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When should we trust our senses to give us truth?

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Phuong Tran 05/11/2007 Theory of Knowledge Question 2: When should we trust our senses to give us truth? One of the most concerning questions arose due to the growing sophistication of the human minds revolve around the existence and acquisition of truth. Truth, in itself, is the truest sense of meaning; it is the interpretation of truth that is creating the confusion all over; therefore, there must be flaws in the process of acquiring truth. Knowledge is the path leading to truth; however, it contains several flaws and misconception, therefore blocking our way to the "truest sense of meaning". How does one get to judge if a fact or idea gets to be a truth? We as humans have been subconsciously using the three coherence, pragmatic, and correspondence tests to determine whether we accept or reject anything we perceive. I would argue the coherence test would not be reliable; as I have struggled nearly my whole life to determine whether facts, ideas, theories, etc... offered to me are true or not, when all of them seem to fit. In all areas of knowledge, the knowledge we are getting are almost all second-handed. Some of them, especially in natural science and math, we are able to test with the application of the correspondence test; however, in other areas such as social science, ethnic, history, literature, and art, the only tests that can be applied seem to be pragmatism and coherence. ...read more.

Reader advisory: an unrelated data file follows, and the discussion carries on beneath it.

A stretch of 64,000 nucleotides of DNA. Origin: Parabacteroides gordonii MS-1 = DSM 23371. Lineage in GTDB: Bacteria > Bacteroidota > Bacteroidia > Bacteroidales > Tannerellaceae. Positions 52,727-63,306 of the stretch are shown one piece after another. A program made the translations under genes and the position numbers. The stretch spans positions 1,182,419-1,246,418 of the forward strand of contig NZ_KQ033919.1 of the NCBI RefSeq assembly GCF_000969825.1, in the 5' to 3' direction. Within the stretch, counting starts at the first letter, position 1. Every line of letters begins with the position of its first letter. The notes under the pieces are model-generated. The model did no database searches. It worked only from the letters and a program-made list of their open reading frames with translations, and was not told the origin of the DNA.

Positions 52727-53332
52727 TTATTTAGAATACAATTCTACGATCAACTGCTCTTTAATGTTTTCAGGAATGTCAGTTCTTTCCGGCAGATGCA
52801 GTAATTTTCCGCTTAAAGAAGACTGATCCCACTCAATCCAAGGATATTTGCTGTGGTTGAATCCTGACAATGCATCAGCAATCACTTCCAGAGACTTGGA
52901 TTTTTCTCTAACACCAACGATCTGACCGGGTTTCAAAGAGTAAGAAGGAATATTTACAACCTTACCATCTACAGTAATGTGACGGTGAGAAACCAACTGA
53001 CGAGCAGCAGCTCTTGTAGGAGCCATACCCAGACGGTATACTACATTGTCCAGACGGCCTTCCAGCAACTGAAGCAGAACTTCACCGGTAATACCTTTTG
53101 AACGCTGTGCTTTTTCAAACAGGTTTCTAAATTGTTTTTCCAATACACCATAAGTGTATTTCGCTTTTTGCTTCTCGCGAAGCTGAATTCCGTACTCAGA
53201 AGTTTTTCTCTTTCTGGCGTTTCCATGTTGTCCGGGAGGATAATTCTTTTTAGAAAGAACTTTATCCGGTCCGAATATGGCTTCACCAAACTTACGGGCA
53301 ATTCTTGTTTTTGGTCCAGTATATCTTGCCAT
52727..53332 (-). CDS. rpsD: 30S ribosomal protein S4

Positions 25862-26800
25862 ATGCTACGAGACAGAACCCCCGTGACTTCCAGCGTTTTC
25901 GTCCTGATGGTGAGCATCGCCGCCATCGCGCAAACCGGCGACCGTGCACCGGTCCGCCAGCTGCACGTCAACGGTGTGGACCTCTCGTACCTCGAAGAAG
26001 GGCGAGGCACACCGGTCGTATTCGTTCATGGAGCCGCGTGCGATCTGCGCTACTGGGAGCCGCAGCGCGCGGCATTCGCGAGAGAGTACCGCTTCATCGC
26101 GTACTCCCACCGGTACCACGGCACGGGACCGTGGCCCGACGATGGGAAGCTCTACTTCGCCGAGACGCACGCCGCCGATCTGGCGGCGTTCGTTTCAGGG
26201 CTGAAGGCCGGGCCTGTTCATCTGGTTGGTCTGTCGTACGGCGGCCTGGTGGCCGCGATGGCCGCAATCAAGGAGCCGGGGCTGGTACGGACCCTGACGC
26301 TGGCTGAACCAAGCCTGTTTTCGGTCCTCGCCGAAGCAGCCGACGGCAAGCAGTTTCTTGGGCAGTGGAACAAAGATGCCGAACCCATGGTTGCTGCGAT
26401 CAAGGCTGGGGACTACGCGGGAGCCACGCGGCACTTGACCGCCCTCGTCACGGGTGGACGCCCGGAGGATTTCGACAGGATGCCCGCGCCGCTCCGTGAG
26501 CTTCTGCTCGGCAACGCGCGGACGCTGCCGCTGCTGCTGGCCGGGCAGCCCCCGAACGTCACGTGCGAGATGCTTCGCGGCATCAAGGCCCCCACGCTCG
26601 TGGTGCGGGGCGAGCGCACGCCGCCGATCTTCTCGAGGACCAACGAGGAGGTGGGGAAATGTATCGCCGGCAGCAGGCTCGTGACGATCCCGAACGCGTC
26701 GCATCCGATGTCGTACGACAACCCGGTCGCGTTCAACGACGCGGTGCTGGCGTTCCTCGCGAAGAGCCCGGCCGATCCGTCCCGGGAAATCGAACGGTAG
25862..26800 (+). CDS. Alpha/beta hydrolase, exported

We being humans, have, to some extent, only a limited ability to fully perceive and acknowledge the "real world". I personally believe in the aquatic ape theory for the human evolution; and I would argue that during the time when we haven't envolve into "humans" yet, our perception of reality would greatly differ from the one we have now, perhaps due to less capable eyesight. Or when we look at "solid" object, a chair, if one takes into account the fact that the neutrons, protons and electrons of an atom actually have huge spaces between them it becomes clear that the atoms that make up seemingly solid objects are made up of 99 % empty space. When so-called solid objects are seen in this light it becomes apparent that they can in no way be the seemingly solid objects they appear to be; and I would say these seemingly solid objects are more like images that we interpret as solid objects based on our imperfect perceptual conclusions. The human mind perceives and interprets, reality is what we make it and we can make it what every we want, a glass half full or half empty, we make our own realities based on what we allow ourselves to see, and usually we have a very narrow view. ...read more.


Truth, therefore might exist only on a personal level, as communication between humans has not reached the level where all thoughts and knowledge and be exchanged effectively. Human's conception of reality is different from any other species', due to the differences in our senses, just as the differents emotions, cultures, past experience affects each individual's senses, causing each human's perception of reality to be slightly different. Also, in my opinion, the only truth that humans care capable of obtaining is his own emotional state. Otherwise, we are not yet able to acquire universal truth due to the limitations of our senses and our biases in acquiring knowledge. Some believe that reality exists outside and independent of our senses and we are bound by our own perception of reality believing it is the truth, when in fact reality can be something completely different; other opinions state that it doesn't really matter if reality exists or not when we cannot perceive the truth to begin with. What is clear is that perception is never reality, it is the interpretation, or appearance of reality perceived by human senses; and it differs from person to person to a certain degree; therefore, we are incapable of obtaining universal truth. Word count : 1597. ...read more.

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